So bottom line question for the group is, from a maintenance/depreciation perspective am a I better off with relatively recent California (granted it may not be absolute ultimate machine) vs. an early 2000 (20-year-old) machine. I have a 1962 antique Morgan that I love and probably will never sell but it is a handful to maintain.
     
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  19. LightGuy

    LightGuy Three Time F1 World Champ
    Silver Subscribed

    Oct 4, 2004
    30,959
    Texas
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    David
    Manual 360s are bottomed out and turning up IMO.
    California will continue to drop. How far ? Who knows? 40 k ?.
    A tradeoff less Cali maint vs more depreciation.
    Manual 360 will be a classic.
    Cali.....no way except manual ones.
     
  20. paulchua

    paulchua Cat Herder
    Moderator Owner

    Jul 1, 2013
    6,948
    Menlo Park, CA
    Full Name:
    Paul Chua
    Welcome! Not sure if this was asked yet, but also consider your body frame and height. Some of the older cars can be quite snug.
    Looking forward to hearing about your journey.

    Cheers
     
  21. vrsurgeon

    vrsurgeon F1 World Champ
    Silver Subscribed

    Dec 13, 2009
    13,216
    Charleston, SC
    Full Name:
    Curt
    The only answer that I can give to the Op question:

    Whichever one makes your heart flutter looking at it and gives you eager excitement at the thought of sitting behind the wheel. It's like choosing from a beauty pagent lineup which one to take on a date. You just know... THAT ONE. Put ownership costs aside, all will give your wallet a squeeze. its the emotion that keeps you happy regardless.

    If it's for a trophy: "I have a Ferrari!". Then the answer is equally simple. Any one.
     
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  22. ross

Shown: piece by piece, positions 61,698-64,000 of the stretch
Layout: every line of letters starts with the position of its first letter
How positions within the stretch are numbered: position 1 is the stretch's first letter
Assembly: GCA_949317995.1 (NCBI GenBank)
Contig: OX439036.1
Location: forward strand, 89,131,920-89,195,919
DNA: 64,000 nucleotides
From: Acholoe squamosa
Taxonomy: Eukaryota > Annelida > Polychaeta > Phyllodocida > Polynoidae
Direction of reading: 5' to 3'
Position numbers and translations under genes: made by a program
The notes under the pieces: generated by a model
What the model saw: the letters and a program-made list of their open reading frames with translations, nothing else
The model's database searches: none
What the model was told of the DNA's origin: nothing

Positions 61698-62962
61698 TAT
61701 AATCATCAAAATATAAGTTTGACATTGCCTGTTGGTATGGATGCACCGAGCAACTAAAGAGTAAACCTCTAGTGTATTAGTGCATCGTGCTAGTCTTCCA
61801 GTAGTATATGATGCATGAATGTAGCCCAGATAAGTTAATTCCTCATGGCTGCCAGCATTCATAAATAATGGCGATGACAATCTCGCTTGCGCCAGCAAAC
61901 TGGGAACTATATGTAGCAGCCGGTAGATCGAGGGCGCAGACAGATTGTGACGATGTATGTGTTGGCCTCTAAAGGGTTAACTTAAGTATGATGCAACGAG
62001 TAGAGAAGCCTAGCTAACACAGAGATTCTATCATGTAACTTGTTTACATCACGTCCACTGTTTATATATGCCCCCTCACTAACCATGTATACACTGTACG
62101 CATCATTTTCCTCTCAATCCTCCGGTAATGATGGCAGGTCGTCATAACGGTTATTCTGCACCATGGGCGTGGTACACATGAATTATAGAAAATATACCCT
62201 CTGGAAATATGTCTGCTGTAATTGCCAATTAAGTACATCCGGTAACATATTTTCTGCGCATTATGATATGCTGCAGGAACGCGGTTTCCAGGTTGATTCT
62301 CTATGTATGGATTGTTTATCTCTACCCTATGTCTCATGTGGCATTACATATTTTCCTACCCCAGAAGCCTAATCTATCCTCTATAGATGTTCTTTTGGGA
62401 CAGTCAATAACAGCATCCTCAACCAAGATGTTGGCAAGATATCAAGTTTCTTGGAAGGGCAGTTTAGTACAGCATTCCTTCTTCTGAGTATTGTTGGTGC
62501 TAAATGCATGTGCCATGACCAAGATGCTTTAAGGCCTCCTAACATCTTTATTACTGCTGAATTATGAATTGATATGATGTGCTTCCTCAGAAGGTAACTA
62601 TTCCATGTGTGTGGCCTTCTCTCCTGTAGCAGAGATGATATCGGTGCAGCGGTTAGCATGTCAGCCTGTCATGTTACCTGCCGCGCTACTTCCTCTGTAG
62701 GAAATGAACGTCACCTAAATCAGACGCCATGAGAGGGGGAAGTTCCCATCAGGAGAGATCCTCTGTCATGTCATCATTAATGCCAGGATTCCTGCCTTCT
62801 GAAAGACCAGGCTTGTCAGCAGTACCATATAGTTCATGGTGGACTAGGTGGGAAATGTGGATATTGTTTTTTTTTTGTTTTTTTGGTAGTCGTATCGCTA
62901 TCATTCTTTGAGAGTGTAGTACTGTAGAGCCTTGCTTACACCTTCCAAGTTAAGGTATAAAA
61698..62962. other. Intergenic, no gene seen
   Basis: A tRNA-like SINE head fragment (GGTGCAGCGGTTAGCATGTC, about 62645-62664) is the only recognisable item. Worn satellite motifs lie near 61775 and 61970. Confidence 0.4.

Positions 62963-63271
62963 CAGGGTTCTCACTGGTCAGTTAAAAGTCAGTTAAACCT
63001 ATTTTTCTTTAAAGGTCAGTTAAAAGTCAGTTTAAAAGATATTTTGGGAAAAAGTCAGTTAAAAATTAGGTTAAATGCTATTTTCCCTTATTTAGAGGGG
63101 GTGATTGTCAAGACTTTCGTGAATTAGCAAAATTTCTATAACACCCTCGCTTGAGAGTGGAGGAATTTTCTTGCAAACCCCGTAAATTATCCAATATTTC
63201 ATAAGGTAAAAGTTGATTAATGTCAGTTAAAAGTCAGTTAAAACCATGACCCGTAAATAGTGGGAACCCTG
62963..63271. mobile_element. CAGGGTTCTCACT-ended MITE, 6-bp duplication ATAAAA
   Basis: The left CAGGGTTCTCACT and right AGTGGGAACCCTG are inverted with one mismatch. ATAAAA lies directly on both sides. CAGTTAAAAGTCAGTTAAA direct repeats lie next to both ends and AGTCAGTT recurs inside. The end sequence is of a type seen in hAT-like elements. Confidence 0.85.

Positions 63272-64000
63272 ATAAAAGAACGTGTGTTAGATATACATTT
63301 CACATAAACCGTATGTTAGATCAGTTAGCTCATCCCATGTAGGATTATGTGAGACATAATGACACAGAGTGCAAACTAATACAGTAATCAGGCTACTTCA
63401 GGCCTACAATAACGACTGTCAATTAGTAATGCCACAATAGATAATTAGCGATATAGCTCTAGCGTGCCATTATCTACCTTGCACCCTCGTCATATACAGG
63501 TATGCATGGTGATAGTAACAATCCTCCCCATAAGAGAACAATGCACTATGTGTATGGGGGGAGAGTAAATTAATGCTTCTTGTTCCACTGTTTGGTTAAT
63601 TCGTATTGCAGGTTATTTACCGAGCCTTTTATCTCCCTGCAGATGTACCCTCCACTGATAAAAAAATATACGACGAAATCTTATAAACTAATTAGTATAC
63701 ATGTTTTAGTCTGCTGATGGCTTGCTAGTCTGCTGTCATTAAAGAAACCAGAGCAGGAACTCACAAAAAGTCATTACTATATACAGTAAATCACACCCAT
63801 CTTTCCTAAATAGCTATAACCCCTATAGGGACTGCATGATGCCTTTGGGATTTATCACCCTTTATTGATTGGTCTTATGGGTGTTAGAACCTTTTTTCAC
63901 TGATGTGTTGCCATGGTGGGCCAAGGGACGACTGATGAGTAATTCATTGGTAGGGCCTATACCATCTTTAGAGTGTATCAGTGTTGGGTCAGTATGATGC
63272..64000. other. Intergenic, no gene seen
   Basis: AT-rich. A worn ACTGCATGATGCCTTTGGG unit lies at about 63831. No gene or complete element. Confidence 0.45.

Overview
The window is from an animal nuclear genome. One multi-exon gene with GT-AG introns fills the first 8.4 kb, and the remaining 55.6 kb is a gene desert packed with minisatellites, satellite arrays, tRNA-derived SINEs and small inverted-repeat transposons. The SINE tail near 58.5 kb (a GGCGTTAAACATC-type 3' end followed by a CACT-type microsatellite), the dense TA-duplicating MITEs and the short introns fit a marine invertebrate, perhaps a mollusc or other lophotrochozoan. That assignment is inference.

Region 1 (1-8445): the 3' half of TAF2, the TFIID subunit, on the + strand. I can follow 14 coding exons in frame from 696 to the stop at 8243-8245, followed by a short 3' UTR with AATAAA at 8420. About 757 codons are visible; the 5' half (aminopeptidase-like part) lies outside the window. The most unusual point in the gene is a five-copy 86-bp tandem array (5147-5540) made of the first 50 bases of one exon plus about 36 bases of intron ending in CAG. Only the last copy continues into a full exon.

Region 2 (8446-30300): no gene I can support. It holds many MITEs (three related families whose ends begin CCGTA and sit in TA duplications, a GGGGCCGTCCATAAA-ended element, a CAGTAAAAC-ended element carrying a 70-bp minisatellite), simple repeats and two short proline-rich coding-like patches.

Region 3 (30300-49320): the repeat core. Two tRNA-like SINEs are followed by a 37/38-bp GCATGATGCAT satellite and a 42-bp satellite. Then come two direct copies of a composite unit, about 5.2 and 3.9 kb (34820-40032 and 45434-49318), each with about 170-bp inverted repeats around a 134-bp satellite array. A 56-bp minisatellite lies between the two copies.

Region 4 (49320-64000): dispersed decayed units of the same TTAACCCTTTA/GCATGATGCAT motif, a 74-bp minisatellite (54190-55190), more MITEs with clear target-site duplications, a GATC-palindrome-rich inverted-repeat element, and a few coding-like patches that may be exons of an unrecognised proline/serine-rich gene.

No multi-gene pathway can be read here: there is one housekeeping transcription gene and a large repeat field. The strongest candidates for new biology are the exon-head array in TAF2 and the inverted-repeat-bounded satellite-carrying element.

ross Three Time F1 World Champ
    Silver Subscribed Owner

    Mar 25, 2002
    30,355
    houston/geneva
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    Ross
    supernut, have you driven any of these cars?

    what is it about a ferrari that you like? try to narrow down the aspects that are pushing your buttons.

    my guess is you like the engine noise, you may like the mid engine aspect, you may like the racing history, you may like the way you think it will make you feel, you may like the relative exclusivity.

    IF you narrow down the aspects that are actually attracting you to the marque, then we might be able to steer you more accurately.
     
  23. SCEye

    SCEye F1 Rookie

    Aug 28, 2009
    2,770
    Norcal - Peninsula
    no one is suggesting a V12?
    550 and 575? higher mileage ones can meet OP's criteria.
     
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  24. supernut

    supernut Rookie

    Feb 9, 2020
    9
    Full Name:
    nasim khan
    Thanks guys – please see my comments below;

    LightGuy – I will definitely put Modena 360 manual on my list.

    PaulChua – on a good day, I am 6 feet, 185 ponds - I am a 6-7 days gym guy with 1½ hour intense workout routine.

    Vrsurgeon – you have asked the right question – If you look at the cars I have owned that I shared in an earlier post, you should be able to tell that my choices are not based on performance/technology – hate to admit but they are all typically about the brand name that I would like to own/drive – Ferrari is no different – it is not technology or 0-60 in 3.5 second about Ferrari – it is about just the Ferrari name that I would like to own – as I think I can pretty much pull it off at this stage in my life - having said that, I like to keep financial impact as low as possible – and that is the reason for this post to ask for advice/learn from folks who have perhaps owned multiple Ferraris.

    Ross – I have never driven a Ferrari – hope to do it soon as I kick off my adventure. Regarding your question “what is it about a Ferrari that you like?” – please see my response to vrsurgeon above.

    ScEye – thanks - I will keep your advice in mind.
     
  25. ross

    ross Three Time F1 World Champ
    Silver Subscribed Owner

    Mar 25, 2002
    30,355
    houston/geneva
    Full Name:
    Ross
    if you are located near houston i will let you take the 430 out for a spin.
    you need to experience what you are talking about.

    of the cars mentioned so far, the 430 will be the most representative of what you are probably looking for in a ferrari, with the least amount of maintenance worries (it wont be 0, but it will not be terrible).

    the 575 is the bargain of the moment. i would like to buy one right now.
    but, it is not as representative of a 'ferrari' experience the way you are imagining it.

    the cali, just isnt. i wont elaborate because i dont want to hurt anybody. but you would not be as happy.